Figure 16-1 shows a
simplified application schematic for a 10-series battery pack, using the BQ76942
together with an external secondary protector, a host microcontroller, and a
communications transceiver. This configuration uses CHG and DSG FETs in series,
together with high-side PFET devices used to implement precharge and predischarge
functionality. See the following implementation considerations:
The external NPN BJT used for the
REGIN preregulator can be configured with its collector routed either to the
cell battery stack or the middle of the protection FETs.
A diode is recommended in the
drain circuit of the external NPN BJT, which avoids reverse current flow from
the BREG pin through the BJT base to collector in the event of a pack short
circuit. This diode can be a Schottky diode if low voltage pack operation is
needed; otherwise, a conventional diode can be used.
A series diode is recommended at
the BAT pin, together with a capacitor from the pin to VSS. These components
enable the device to continue operating for a short time when a pack short
circuit occurs, which may cause the PACK+ and top-of-stack voltages to drop to
approximately 0 V. In this case, the diode prevents the BAT pin from being
pulled low with the stack, and the device will continue to operate, drawing
current from the capacitor. Generally, operation is only required for a short
time until the device detects the short circuit event and disables the DSG FET.
A Schottky diode can be used if low voltage pack operation is needed; otherwise,
a conventional diode can be used.
The diode in the BAT connection
and the diode in the BJT collector should not be shared, because the REG0
circuit might discharge the capacitor on BAT too quickly during a short circuit
The recommended voltage range on
the VC0 to VC4 pins extends to –0.2 V. This can be used, for example, to measure
a differential voltage that extends slightly below ground, such as the voltage
across a second sense resistor in parallel with that connected to the SRP and
If a system does not use
high-side protection FETs, then the PACK pin can be connected through a series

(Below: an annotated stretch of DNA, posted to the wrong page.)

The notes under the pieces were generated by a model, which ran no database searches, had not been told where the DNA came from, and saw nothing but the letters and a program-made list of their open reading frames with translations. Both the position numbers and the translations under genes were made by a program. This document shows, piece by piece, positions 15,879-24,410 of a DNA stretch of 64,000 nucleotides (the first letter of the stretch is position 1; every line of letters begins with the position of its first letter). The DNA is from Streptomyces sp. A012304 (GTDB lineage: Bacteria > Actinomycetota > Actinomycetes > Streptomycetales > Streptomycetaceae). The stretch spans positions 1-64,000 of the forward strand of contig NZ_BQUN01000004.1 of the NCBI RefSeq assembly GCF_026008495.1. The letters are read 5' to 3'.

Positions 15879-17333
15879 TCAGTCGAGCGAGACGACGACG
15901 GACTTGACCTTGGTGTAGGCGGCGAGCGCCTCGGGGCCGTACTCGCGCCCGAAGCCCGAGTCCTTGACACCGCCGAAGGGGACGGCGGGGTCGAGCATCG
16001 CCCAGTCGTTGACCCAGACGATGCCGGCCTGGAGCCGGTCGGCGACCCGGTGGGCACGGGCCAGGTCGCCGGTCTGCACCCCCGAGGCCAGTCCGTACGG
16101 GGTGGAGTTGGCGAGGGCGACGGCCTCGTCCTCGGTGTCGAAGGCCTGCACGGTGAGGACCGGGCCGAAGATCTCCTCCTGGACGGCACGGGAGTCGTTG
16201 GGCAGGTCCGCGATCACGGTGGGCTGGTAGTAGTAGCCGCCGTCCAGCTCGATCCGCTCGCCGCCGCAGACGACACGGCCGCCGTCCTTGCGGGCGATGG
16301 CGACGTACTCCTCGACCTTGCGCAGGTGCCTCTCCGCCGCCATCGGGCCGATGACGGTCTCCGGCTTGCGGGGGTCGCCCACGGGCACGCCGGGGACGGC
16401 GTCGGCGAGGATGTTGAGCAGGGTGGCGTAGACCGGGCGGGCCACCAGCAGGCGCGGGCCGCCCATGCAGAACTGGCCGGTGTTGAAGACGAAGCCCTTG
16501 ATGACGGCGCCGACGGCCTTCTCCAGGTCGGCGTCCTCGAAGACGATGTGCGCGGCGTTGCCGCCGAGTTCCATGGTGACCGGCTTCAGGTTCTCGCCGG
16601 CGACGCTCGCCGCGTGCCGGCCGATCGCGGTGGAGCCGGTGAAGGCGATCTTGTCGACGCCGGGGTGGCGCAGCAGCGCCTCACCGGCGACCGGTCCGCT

10-kΩ resistor to the top of the stack. The LD pin can be connected to VSS. In
this case, the LD pin can also be controlled separately to wake the device from
SHUTDOWN mode, such as through external circuitry that holds the LD pin at the
voltage of VSS while the device stays in SHUTDOWN, and to be driven above a
voltage of VWAKEONLD to wake from SHUTDOWN.
TI recommends using 100-Ω
resistors in series with the SRP and SRN pins, and a 100 nF capacitor with
optional 100-pF differential filter capacitance between the pins for filtering.
The routing of these components, together with the sense resistor, to the pins
should be minimized and fully symmetric, with all components recommended to stay
on the same side of the PCB with the device. Optional
filter capacitors can be added for additional noise filtering at each sense
input pin to VSS.
Due to thermistors often being
attached to cells and possibly needing long wires to connect back to the device,
it may be helpful to add a capacitor from the thermistor pin to the device VSS.
However, it is important to not use too large of a value of capacitor, since
this will affect the settling time when the thermistor is biased and measured
periodically. A rule of thumb is to keep the time constant of the circuit <
5% of the measurement time. When Settings:Configuration:Power
Config[FASTADC] = 0, the measurement time is approximately 3 ms,
and with [FASTADC] = 1, the measurement time is halved to
approximately 1.5 ms. When using the 18-kΩ pullup resistor with the thermistor,
the time constant is generally less than (18 kΩ) × C, so a capacitor less than 4
nF is recommended. When using the 180-kΩ pullup resistor, the capacitor should
be less than 400 pF.
The integrated charge pump
generates a voltage on the CP1 capacitor, requiring approximately 60 ms to
charge up to approximately 11 V when first enabled using the recommended 470-nF
capacitor value. When the CHG or DSG drivers are enabled, charge redistribution
occurs from the CP1 capacitor to the CHG and DSG capacitive FET loads. This
generally results in a brief drop in the voltage on CP1, which is then
replenished by the charge pump. If the FET capacitive loading is large, such
that at FET turn-on the voltage on CP1 drops below an acceptable level for the
application, then the value of the CP1 capacitor can be increased. This has the
drawback of requiring a longer startup time for the voltage on CP1 when the
charge pump is first powered on, and so should be evaluated to ensure it is
acceptable in the system. For example, if the CHG and DSG FETs are enabled
simultaneously and their combined gate capacitance is approximately 400 nF, then
changing CP1 to a value of 2200 nF results in the 11-V charge pump level
dropping to approximately 9 V before being restored to the 11-V level by the